Stack Overflow is a community of 4.7 million programmers, just like you, helping each other.

Join them; it only takes a minute:

Sign up
Join the Stack Overflow community to:
  1. Ask programming questions
  2. Answer and help your peers
  3. Get recognized for your expertise

Yes, as the title, I don't know how to program and compile "Hello World" code in kernel mode of linux , please help me in the shortest and easy to understand way. Thank you ! (Any related document is welcomed too, I'm just new to this)

share|improve this question
But how did you finally did it? What were the steps you followed? Did you run frist a Virtual machine and then distibuted the iso to test it or how was the steps? – YumYumYum Apr 8 '11 at 13:46
Oh no, I just test it inside Linux Kernel mode, not from startup . So Iso and virtual machine are not needed. And sorry that I didn't post my answer back, perhaps it's from other online instruction already. – Little Jack Apr 11 '11 at 17:13
up vote 6 down vote accepted

You can start Here:

 *  hello-1.c - The simplest kernel module.
#include <linux/module.h>   /* Needed by all modules */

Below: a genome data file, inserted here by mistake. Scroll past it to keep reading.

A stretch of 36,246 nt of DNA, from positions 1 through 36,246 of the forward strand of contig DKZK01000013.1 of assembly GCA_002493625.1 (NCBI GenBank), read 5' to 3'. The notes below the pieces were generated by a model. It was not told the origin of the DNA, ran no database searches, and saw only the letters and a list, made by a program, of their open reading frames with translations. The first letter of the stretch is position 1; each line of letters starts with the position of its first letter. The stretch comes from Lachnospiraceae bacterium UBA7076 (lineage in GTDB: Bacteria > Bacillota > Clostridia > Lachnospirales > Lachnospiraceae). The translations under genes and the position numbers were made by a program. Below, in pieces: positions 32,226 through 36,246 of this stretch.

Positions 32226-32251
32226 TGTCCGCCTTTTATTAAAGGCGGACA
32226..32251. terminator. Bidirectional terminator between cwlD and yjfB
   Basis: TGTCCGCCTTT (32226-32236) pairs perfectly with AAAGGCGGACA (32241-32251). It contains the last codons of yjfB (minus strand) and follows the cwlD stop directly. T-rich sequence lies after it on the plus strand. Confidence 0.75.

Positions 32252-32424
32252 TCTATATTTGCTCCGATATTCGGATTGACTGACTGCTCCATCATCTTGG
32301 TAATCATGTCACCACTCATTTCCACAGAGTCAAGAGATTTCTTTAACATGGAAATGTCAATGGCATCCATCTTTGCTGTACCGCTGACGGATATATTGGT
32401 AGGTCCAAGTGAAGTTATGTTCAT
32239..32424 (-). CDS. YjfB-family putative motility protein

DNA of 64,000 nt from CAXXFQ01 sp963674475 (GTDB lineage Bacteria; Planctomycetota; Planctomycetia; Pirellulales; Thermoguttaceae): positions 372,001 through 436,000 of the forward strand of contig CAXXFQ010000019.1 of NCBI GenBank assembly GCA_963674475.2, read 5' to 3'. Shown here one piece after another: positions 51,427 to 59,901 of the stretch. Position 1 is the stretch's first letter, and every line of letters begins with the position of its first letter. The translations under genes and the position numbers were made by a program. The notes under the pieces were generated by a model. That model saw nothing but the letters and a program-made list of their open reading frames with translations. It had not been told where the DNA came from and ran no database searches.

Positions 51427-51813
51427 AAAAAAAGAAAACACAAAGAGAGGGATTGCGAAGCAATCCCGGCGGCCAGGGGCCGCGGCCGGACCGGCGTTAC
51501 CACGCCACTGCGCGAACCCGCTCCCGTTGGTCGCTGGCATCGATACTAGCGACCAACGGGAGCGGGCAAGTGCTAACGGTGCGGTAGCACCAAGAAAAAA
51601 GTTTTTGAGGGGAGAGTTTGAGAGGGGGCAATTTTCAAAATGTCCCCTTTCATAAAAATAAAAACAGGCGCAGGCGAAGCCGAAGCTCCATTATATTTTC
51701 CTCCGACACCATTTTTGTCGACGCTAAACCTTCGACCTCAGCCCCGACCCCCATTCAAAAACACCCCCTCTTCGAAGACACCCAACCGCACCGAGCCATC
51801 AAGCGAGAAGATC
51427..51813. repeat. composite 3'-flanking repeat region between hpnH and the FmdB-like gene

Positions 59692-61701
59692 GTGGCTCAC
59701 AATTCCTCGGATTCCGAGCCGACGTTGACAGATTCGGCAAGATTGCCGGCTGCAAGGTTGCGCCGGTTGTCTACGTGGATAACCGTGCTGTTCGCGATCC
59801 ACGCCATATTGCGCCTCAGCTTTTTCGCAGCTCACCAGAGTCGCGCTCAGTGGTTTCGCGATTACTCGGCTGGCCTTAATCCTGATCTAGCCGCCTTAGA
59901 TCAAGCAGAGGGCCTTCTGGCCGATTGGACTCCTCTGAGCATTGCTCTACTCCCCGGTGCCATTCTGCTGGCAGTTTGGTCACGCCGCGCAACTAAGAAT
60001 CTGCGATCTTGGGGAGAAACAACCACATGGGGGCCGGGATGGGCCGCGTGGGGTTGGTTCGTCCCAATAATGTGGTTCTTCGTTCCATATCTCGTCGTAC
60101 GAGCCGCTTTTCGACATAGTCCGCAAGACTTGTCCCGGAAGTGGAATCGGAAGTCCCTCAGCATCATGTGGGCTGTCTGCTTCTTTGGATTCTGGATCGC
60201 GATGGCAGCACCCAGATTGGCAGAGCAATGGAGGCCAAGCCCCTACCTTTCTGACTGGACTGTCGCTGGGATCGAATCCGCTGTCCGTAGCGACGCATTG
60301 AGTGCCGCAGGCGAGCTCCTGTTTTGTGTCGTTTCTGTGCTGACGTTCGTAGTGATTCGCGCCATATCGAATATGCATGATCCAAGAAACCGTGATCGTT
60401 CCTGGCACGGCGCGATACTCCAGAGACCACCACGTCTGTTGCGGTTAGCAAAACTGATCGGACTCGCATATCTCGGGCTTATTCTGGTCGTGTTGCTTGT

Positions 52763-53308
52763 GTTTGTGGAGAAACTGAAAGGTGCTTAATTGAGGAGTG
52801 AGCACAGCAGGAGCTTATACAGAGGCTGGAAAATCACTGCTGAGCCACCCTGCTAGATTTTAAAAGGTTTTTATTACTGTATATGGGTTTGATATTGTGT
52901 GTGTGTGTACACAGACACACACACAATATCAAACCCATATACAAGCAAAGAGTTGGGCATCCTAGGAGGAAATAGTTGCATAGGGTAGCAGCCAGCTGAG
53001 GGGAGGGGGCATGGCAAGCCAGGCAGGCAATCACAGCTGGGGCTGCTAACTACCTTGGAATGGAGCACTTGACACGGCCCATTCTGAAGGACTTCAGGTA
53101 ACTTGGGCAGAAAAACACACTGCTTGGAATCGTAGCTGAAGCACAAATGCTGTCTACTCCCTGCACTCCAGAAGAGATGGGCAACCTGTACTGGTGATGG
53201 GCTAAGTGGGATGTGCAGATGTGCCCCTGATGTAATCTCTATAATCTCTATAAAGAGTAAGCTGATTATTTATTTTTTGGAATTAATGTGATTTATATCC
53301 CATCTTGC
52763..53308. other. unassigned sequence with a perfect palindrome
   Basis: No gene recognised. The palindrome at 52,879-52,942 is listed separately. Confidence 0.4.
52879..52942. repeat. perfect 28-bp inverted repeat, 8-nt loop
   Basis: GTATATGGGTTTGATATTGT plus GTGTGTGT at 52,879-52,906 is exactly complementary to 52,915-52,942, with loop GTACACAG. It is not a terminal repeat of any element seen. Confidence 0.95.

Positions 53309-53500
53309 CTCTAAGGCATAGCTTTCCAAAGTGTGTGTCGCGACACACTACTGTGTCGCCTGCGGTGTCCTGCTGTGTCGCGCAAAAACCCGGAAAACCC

#include <linux/kernel.h>   /* Needed for KERN_INFO */

int init_module(void)
    printk(KERN_INFO "Hello world 1.\n");

     * A non 0 return means init_module failed; module can't be loaded. 
    return 0;

void cleanup_module(void)
    printk(KERN_INFO "Goodbye world 1.\n");
share|improve this answer

Wow, that's a question!

Just think first that the Linux kernel has no terminal, no direct interaction with the user. A Hello World cannot be invoked as any other user program on the command line. The best fit I can think of is a character device driver implemented as a kernel module that would read "Hello World" on device /dev/helloworld for example.

I can point you to reading the book from Rubini: Linux Device Drivers. It explains and has examples to create simple Hello World kind of kernel modules.

share|improve this answer
Thank everyone, I have just finished my 1st "Hello World" in kernel mode. So much fun on this "programming depth" :) – Little Jack Sep 17 '10 at 14:52

Additional information: The printk function is provided by kernel and it prints to the file such as /var/log/messages. In Ubuntu, this is the /var/log/syslog file. You can see the output of the hello module in this file. Also, thanks fseto for pointing the Linux Kernel Module Programming Guide. It is awesome.

share|improve this answer

Your Answer


By posting your answer, you agree to the privacy policy and terms of service.

Not the answer you're looking for? Browse other questions tagged or ask your own question.